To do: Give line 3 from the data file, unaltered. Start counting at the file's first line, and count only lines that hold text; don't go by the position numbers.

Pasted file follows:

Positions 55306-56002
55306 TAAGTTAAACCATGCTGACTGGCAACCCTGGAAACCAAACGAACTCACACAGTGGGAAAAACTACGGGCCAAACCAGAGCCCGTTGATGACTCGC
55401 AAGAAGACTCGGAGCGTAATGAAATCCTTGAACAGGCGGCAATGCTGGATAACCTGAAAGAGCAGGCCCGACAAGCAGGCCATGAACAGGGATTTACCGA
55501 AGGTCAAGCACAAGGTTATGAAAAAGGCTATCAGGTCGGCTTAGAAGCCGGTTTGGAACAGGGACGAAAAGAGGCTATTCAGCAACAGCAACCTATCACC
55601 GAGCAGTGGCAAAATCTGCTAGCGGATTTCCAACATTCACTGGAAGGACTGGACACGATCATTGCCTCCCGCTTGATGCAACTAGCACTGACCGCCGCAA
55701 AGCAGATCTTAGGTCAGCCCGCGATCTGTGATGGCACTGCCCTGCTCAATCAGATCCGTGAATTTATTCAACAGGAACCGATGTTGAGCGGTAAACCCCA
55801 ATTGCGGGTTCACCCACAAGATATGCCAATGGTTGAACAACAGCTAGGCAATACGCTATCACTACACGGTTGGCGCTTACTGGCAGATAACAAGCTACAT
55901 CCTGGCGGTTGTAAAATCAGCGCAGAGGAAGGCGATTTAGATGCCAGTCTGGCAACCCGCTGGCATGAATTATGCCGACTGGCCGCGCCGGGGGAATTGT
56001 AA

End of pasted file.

55401 AAGAAGACTCGGAGCGTAATGAAATCCTTGAACAGGCGGCAATGCTGGATAACCTGAAAGAGCAGGCCCGACAAGCAGGCCATGAACAGGGATTTACCGA